Instinct Theory of Aggression

The instinct theory of aggression is a psychological theory that states that aggression is an innate, biological drive that is present in all humans. This theory was first proposed by Sigmund Freud in his book Beyond the Pleasure Principle, published in 1920.

Freud believed that there are two basic instincts that drive human behavior: the life instinct (eros) and the death instinct (Thanatos). The life instinct is responsible for all of our positive, life-affirming behaviors, such as love, reproduction, and creativity. The death instinct, on the other hand, is responsible for all of our negative, destructive behaviors, such as aggression, violence, and war.

Freud believed that the death instinct is always present in all humans, but that it is usually kept in check by the life instinct. However, there are times when the death instinct can become too strong, leading to aggressive or violent behavior.

There are a number of factors that can contribute to the activation of the death instinct, including:

  • Frustration or anger
  • Fear or anxiety
  • Feeling threatened or attacked
  • Feeling helpless or powerless
  • Experiencing pain or suffering
  • Exposure to violence or aggression

The instinct theory of aggression has been supported by a number of studies, including:

  • A study by Lorenz (1966) found that aggression is a common behavior in many different species of animals, including humans.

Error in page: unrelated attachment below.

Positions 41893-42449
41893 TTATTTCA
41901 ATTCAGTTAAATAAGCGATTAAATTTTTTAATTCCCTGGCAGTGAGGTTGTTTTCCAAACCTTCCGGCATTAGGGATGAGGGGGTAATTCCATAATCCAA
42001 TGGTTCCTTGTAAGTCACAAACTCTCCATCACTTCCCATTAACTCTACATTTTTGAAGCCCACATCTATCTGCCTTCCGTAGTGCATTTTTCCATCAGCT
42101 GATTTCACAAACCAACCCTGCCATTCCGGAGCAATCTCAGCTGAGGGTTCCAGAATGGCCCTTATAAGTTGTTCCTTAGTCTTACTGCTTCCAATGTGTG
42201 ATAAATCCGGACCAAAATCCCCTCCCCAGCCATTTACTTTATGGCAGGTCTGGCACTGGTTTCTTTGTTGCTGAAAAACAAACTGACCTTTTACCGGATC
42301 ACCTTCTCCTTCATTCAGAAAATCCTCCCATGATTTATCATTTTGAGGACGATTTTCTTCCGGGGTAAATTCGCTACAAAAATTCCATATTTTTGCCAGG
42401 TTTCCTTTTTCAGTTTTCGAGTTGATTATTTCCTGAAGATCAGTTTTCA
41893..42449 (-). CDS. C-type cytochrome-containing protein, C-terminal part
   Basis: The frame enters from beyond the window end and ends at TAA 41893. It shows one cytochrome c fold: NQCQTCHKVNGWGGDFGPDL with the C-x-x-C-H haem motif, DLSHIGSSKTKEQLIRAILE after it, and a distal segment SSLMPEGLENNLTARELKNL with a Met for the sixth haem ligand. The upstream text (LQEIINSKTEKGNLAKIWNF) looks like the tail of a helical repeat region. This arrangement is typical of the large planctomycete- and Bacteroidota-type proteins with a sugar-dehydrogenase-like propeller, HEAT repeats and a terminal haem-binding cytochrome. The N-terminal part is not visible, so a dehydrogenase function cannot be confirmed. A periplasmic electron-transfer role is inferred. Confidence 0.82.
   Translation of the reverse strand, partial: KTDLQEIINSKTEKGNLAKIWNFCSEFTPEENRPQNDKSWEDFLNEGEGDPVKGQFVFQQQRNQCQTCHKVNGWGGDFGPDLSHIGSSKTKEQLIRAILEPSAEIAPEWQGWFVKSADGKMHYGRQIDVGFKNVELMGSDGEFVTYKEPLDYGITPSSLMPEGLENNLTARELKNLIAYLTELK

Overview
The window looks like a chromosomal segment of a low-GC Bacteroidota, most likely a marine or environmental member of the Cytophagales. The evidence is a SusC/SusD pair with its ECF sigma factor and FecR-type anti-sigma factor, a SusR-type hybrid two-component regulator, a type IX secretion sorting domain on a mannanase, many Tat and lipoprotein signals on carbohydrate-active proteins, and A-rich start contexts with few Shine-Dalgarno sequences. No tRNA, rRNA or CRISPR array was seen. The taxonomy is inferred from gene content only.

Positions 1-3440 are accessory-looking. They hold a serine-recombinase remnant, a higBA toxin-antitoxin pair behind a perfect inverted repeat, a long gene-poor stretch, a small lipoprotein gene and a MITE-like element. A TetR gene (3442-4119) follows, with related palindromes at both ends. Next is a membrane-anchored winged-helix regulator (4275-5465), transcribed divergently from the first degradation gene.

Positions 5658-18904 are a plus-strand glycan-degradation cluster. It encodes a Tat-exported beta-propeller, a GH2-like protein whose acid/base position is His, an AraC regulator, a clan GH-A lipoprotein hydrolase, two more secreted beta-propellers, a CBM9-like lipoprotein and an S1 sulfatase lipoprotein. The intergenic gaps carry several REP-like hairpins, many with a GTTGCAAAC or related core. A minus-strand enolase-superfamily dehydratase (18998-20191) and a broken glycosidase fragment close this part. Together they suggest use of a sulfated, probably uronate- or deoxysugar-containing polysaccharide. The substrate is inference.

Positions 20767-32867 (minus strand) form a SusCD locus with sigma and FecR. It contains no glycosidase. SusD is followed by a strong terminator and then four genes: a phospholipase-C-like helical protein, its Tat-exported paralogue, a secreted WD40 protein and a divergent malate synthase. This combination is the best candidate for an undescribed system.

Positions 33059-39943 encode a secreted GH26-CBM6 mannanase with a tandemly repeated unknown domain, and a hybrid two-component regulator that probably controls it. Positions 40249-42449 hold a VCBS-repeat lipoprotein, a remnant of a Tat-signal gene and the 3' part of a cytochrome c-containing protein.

• A study by Berkowitz (1962) found that frustration can lead to aggression.
  • A study by Bandura (1973) found that exposure to violence can increase the likelihood of aggression.

While the instinct theory of aggression is a well-supported theory, it is important to note that it is not the only explanation for aggression. There are a number of other factors that can contribute to aggression, including environmental factors, such as poverty and discrimination, and psychological factors, such as personality disorders and mental illness.

It is also important to note that the instinct theory of aggression does not mean that aggression is inevitable. There are a number of things that can be done to reduce aggression, such as:

  • Teaching children nonviolent conflict resolution skills
  • Providing people with positive outlets for their aggression, such as sports or exercise
  • Addressing the root causes of aggression, such as poverty and discrimination
  • Providing people with mental health treatment for psychological problems that contribute to aggression.

The instinct theory of aggression is an important theory that can help us to understand the causes of aggression and to develop effective strategies for reducing it.

The instinct theory of aggression, as put forward by Sigmund Freud, posits that aggression is an innate biological drive that is in the same category as the drives that are related to sex or hunger.

They are instinctual and automatic; we are born with these drives and must adapt as a means to control them. Aggression is used as a means of maintaining and defending territory: basically, as a means of survival both in humans and in animals. Human society regards these traits as elements that need to be controlled and channeled for the good of society so that we don’t descend into animalistic chaos. One controversial hypothesis suggests that sports serve as an outlet for these drives.